Single unit recordings
Springer Online Journal Archives 1860-2000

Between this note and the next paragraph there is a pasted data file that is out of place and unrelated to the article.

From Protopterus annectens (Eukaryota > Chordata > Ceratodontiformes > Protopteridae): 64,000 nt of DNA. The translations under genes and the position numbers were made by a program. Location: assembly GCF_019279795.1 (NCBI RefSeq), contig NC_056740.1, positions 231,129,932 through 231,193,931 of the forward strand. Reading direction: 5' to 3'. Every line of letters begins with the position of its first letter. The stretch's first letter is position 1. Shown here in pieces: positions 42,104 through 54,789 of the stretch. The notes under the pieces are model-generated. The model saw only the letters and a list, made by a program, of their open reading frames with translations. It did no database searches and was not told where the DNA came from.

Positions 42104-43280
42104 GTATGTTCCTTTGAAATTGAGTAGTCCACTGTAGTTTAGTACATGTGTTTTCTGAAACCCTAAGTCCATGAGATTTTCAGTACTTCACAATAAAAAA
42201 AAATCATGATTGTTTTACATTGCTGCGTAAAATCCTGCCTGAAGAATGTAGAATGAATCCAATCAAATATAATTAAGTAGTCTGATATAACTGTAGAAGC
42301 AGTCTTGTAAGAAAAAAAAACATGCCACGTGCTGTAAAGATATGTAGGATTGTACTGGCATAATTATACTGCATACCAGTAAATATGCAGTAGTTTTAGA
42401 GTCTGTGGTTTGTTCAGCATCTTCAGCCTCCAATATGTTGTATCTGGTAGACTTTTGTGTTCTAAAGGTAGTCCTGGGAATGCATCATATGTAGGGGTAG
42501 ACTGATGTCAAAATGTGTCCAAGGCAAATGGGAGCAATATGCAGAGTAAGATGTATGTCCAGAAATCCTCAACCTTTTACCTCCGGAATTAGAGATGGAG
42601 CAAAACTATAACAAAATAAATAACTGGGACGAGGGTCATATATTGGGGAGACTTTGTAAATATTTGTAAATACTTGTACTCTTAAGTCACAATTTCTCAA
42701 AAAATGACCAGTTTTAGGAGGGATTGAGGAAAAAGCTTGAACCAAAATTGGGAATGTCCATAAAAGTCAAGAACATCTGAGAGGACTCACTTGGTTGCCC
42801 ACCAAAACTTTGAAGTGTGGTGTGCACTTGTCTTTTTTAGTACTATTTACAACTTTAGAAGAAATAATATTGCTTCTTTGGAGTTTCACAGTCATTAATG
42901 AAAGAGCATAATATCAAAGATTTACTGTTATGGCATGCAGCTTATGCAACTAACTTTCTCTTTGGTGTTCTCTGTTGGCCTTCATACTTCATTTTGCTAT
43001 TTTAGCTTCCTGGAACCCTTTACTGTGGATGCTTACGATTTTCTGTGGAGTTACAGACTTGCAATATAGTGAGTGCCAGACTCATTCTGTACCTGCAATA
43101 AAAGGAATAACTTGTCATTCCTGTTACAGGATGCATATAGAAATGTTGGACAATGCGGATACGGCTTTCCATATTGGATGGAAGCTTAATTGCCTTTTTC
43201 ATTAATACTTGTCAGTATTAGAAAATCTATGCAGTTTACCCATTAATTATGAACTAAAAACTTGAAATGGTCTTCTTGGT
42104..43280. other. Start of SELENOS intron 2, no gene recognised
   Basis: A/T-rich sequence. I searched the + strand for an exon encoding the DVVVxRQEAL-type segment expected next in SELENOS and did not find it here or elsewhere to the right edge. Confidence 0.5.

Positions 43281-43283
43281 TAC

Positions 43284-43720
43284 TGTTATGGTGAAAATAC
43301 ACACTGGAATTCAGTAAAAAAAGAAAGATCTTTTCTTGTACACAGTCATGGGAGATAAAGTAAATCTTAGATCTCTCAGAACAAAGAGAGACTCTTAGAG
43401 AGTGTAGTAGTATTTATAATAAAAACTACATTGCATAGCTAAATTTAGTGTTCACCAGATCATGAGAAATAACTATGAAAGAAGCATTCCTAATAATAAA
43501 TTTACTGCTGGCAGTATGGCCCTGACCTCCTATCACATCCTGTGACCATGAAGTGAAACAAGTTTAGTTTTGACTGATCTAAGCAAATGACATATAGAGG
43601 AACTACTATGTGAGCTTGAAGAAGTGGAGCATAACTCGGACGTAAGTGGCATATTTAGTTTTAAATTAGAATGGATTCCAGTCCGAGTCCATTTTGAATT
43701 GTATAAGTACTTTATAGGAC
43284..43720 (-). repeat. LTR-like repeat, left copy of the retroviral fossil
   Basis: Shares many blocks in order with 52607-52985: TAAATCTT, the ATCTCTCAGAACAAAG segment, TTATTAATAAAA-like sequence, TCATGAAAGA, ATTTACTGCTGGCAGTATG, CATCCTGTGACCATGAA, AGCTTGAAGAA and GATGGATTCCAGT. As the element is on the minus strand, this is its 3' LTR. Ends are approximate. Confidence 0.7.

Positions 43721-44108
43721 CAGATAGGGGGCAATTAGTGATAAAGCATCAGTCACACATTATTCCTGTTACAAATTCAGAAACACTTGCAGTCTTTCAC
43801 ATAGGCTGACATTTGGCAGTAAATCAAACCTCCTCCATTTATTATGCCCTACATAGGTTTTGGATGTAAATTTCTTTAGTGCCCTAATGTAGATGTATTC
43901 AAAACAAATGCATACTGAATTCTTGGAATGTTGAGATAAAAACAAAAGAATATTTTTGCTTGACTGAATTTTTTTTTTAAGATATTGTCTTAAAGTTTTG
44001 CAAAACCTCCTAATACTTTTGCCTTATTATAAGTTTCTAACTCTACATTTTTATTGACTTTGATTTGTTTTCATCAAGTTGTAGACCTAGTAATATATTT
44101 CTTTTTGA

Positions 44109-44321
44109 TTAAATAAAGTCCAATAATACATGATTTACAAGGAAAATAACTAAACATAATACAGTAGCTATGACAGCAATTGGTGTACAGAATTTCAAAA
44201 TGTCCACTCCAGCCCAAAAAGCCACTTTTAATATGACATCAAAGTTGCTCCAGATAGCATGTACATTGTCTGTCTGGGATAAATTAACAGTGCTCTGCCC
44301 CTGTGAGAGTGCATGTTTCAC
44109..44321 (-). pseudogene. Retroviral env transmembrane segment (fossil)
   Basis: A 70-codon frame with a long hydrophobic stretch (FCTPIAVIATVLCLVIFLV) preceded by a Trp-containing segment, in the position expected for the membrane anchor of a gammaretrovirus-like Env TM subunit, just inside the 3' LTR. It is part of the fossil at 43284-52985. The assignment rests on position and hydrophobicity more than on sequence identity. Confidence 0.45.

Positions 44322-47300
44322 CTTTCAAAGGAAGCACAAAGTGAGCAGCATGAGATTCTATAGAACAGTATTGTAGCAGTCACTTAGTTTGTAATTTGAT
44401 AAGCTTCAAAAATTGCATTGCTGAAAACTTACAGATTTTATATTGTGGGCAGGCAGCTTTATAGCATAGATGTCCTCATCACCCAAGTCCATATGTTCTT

Summary Receptive field (RF) characteristics of cells in primary visual cortex of the mouse (C57B16 strain) were studied by single unit recording. We have studied the functional organization of area 17 along both the radial and tangential dimensions of the cortex. Eighty seven percent of the visual neurons could be classified according to their responses to oriented stimuli and to moving stimuli. Cells which preferred a flashed or moving bar of a particular orientation and responded less well to bars of other orientations or to spots, were classified as orientation selective (simple RF 23%, complex RF 18%). The majority of them were, moreover, unidirectional (24%). All orientations were roughly equally represented. Cells with oriented RFs were recorded mostly in the upper part of cortical layers II–III, where they appeared to be clustered according to their preferred orientation. Neurons that responded equally well to spots and bars of all orientations (46%) were classified as “non-oriented”; among these neurons there were several subcategories. Cells which responded equally well to spots and bars but preferred stimuli moving along one or both directions of a particular axis were classified as non oriented asymmetric cells (unidirectional 14%, bidirectional 4%). They were recorded mainly in supra- and infra-granular layers. Cells unaffected by stimulus shape and orientation which responded equally well to all directions of movement were classified as symmetric units. They had receptive field classified as ON (11%), OFF (1%), ON/ OFF (11%), or were unresponsive to stationary stimuli (5%). These cells were mostly found in layer IV, in which they constituted the majority of recorded cells. There was no apparent correlation between the functional type and size of RFs. However, the greatest proportion of small RFs was found in layer IV. In the binocular segment of the mouse striate cortex, the influence of the contralateral eye predominated. Ninety five percent of cells in this segment were driven through the contralateral eye. However, 70% of cells were binocularly activated, showing that considerable binocular integration occured in this cortical segment. Ocular dominance varied less along the radial than along the tangential dimension of the cortex.
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